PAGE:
NASA’s Goddard Space Flight Center in Greenbelt, Maryland, will celebrate 25 years of science from the Hubble Space Telescope with a free public event at its visitor center on Saturday, June 20, 2015, from 7 to 11:30 p.m. EDT. There will be ongoing activities and two sessions – the first beginning at 7:30 p.m. and the second beginning at 9 p.m. Visitors wishing to attend are asked to register because space is limited.
Since its launch, Hubble has allowed astronomers to observe the universe in stunning clarity, revealed properties of space and time, and shed light on many of the great mysteries of the universe to make conjectures certainties. Today, Hubble continues to provide views of cosmic wonders never before seen and is at the forefront of many new discoveries.
To participate in one of the event’s two presentation sessions, guests must preregister online at one of the links below. Registration is not required to participate in the event’s other activities.
The first presentation session will include engaging lectures that will start at 7:30 p.m. A second session will be held at 9 p.m. for those who miss the first session. Presenters include Padi Boyd, a Goddard astrophysicist who serves as the deputy project scientist for operations for Hubble, and Malcolm Niedner, a Goddard astrophysicist who serves as the deputy project scientist/technical for the James Webb Space Telescope.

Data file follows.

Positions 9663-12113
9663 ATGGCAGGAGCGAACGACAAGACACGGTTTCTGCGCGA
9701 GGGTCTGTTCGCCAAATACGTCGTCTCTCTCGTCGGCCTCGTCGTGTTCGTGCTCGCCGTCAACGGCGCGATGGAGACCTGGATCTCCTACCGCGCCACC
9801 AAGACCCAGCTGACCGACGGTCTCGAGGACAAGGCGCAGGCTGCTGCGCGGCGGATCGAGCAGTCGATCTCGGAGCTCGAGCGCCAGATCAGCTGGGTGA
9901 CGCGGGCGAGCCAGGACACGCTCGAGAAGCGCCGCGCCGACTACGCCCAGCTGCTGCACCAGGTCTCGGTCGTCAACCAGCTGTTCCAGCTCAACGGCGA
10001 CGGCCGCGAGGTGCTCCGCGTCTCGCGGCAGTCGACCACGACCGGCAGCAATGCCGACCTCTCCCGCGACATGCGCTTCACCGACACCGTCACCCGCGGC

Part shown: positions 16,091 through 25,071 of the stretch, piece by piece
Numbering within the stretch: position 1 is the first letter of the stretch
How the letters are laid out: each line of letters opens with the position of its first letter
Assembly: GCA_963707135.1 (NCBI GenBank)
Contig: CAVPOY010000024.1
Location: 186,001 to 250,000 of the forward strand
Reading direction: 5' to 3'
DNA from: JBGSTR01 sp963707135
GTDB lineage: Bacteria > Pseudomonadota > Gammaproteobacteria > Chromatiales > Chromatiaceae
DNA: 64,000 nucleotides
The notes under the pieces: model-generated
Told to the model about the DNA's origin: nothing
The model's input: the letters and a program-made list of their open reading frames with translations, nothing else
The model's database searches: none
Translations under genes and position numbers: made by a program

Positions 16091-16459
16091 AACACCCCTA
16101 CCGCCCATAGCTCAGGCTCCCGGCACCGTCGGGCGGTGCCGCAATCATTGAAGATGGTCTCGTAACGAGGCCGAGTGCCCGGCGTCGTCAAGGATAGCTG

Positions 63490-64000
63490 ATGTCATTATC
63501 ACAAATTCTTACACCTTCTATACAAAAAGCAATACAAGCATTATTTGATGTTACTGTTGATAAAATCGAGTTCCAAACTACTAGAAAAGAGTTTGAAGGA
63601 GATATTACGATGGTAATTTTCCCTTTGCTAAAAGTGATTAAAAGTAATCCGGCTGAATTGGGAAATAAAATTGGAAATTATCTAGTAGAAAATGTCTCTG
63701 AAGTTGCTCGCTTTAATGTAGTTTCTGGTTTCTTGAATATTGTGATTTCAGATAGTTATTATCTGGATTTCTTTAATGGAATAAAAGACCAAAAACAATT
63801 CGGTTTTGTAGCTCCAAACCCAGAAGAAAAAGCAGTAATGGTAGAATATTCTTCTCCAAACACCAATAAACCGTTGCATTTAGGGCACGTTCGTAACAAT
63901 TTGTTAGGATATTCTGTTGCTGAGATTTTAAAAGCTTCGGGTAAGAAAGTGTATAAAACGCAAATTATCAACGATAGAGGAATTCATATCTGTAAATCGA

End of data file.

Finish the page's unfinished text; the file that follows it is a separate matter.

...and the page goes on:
Boyd serves as the associate director of the Astrophysics Science Division at Goddard. She studies binary star systems containing black holes and neutron stars as well as supermassive black holes at the cores of galaxies using optical, ultraviolet and X-ray telescopes. Boyd earned a doctorate in physics and atmospheric science from Drexel University in Philadelphia, Pennsylvania. She will highlight stunning Hubble images that have led to new discoveries from our own solar system to the edges of the observable universe.
Niedner served as the deputy senior project scientist for Hubble from 1993 through 2010. He worked on all five space shuttle servicing missions and made contributions to five science instruments as well as three instrument repairs. Niedner specializes in solar wind and interplanetary magnetic field interactions with comets. He earned his doctorate in astronomy from Indiana University in Bloomington. He will discuss the follow-on mission to Hubble, the James Webb Space Telescope, and share its capabilities, expected scientific discoveries and development progress. Webb is scheduled to launch in 2018.
Boyd will open Session 1 at 7:30 p.m. and Session 2 at 9 p.m. Niedner will follow in Session 1 at 8:15 p.m. and in Session 2 at 9:45 p.m.
Throughout the evening, additional activities will include:
- Stargazing (viewing Jupiter, the moon and other astronomical objects) through telescopes provided by the Goddard Astronomy Club
- Science-on-a-Sphere shows of Earth and space science
- Hands-on demonstrations of astronaut tools used to service Hubble
- Hubble images on display
Guests should arrive at least 15 minutes before their registered session to allow time for parking and checking in.
To register for the first session at 7 p.m., visit:
To register for the second session at 9 p.m., visit:
For more information about Hubble’s 25th anniversary, visit:
For more information and directions to Goddard’s visitor center, visit:
NASA’s Goddard Space Flight Center, Greenbelt, Maryland